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Published: February 24th 2010
Our Pink Taxi
pretty cool way of fuelling up, huh?
We got up Friday morning and decided we're too lazy to schlep our bags to the Sky Train stop and ordered a taxi. On the way, the cabbie asked where we were going and he said he'd take us there (2.5 - 3 hours) for 2,000 Baht (about $60 USD). After doing the math, we decided it was going to cost us close to half that amount and would require at least 4 more baggage transfers. We opted to splurge and take our pink cab all the way for the next 3 hours.
Interestingly enough, it seems that most cars & cabs in Thailand run on propane rather than gasoline or diesel. When pulling into a gas station along the way, there are pumps that dispense 3 or 4 different octane levels of gasoline plus diesel, but most of the pumps are only for propane. Propane is much cheaper and more environmentally friendly. Gasoline costs about 3 1/2 times more than LP gas.
Our cab has a tank that takes up about half the trunk of his Toyota Corolla. He gets about 150 kilometers (95 miles) on a tank. Therefore he gets about 8 miles per gallon. Assuming a
Hua Hin Beach
Not the best we've seen but better than Minnesota this time of year
Corolla gets 30 miles per gallon on gasoline, at relative prices it’s $0.11 per mile on gas or $.087 per mile on propane and they’re preserving the environment.
It costs about $500 to convert a gas-burning automobile from gasoline to propane. Considering that North Dakota and Montana have enough natural gas reserves to power us into the 23rd century, why don’t we just tap into that and thumb our noses at the Arabs? We could be nearly foreign oil-free in a matter of a couple of years and keep all those energy dollars at home. Our politicians in Washington have their heads in the sands (of Arabia?) and what are we as mere voters to do?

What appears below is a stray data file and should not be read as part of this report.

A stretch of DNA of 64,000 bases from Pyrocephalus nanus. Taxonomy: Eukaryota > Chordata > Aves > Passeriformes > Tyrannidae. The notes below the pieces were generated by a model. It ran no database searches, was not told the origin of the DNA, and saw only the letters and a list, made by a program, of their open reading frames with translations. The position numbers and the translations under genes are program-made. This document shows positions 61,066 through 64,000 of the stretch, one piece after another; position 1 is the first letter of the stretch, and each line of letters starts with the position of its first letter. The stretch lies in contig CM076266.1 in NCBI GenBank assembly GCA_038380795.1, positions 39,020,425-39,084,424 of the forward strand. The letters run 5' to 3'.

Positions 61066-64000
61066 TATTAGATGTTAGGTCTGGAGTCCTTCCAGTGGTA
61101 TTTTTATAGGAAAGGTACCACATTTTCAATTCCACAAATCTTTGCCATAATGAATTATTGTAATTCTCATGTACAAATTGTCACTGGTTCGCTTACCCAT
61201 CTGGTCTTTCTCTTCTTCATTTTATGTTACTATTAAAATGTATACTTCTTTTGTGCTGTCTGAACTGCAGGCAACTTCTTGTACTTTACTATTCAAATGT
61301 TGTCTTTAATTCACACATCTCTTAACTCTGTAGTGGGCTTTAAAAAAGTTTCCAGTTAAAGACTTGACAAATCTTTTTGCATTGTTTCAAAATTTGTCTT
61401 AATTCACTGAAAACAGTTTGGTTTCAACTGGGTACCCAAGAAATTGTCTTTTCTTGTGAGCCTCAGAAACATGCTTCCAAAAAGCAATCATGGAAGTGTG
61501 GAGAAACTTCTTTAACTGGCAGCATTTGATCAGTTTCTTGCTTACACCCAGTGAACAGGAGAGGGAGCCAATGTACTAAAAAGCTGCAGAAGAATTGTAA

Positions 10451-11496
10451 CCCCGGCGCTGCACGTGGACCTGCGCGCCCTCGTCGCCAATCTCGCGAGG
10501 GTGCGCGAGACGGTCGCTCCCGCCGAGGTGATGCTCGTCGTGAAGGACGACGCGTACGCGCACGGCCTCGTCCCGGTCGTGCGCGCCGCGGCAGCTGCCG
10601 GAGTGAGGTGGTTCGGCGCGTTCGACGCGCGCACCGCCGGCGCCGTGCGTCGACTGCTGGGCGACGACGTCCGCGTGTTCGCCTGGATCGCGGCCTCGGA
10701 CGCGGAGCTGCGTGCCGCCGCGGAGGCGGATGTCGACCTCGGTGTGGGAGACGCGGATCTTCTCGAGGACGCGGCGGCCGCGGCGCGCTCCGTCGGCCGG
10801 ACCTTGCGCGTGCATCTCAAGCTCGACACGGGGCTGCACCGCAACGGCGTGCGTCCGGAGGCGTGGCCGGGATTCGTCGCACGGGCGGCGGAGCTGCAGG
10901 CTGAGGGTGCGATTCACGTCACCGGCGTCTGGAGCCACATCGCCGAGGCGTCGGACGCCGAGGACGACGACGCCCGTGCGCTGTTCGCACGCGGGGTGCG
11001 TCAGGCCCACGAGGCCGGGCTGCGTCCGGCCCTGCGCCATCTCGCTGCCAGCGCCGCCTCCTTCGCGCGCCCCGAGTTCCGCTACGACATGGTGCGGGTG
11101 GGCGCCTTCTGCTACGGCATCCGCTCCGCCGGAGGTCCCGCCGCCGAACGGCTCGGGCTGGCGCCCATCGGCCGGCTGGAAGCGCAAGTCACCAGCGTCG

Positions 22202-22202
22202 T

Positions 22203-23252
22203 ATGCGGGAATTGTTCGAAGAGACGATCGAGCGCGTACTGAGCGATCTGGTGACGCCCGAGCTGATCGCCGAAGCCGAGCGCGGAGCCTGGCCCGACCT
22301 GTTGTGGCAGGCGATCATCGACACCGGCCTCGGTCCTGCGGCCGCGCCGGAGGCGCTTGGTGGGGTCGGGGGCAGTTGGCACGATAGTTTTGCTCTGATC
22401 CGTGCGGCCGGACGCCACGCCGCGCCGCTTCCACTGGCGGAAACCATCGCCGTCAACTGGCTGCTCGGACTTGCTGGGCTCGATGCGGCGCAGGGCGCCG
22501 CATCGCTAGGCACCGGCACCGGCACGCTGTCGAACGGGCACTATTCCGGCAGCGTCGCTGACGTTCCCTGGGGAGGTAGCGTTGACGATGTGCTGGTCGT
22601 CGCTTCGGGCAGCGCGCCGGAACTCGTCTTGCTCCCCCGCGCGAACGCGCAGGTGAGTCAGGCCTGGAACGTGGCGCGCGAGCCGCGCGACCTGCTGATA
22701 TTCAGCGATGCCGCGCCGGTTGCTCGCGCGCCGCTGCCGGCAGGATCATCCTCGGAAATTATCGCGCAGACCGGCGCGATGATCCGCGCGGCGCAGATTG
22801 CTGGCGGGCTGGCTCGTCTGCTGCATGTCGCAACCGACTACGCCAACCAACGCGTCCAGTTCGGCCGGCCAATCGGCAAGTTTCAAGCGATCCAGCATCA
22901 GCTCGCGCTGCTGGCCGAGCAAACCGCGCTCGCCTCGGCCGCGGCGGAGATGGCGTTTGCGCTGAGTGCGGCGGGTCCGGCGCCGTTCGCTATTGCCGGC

However, the environmentalists in Washington DC won’t allow even eco-friendly drilling to tap those resources, just as the environmentalists in California won’t allow efficient solar energy harvesting in the deserts. Oh, well, I digress.
Hua Hin is set on the west coast of the Gulf of Thailand, Hua Hin has a population of around 55,000 people and the King of Thailand has his summer palace, Klai Kang Won (Far from Worries), adjoining the beach. Since we’re both concerned with things like
Sundance Hotel Pool
Notice the elephants guarding the pool.
blood pressure, Far From Worries is a good thing.
Our time in Hua Hin has been spent a little boutique hotel attached to the largest private hospital in the area. The primary reason the Sundance Wellness Residence was opened in 2007 is to accommodate people who are patients or families of patients at the adjoining hospital. The grumpy old men are feeling safe, secure and coddled. We check our BP and pulse every few hours and are grateful that the ER is only steps away.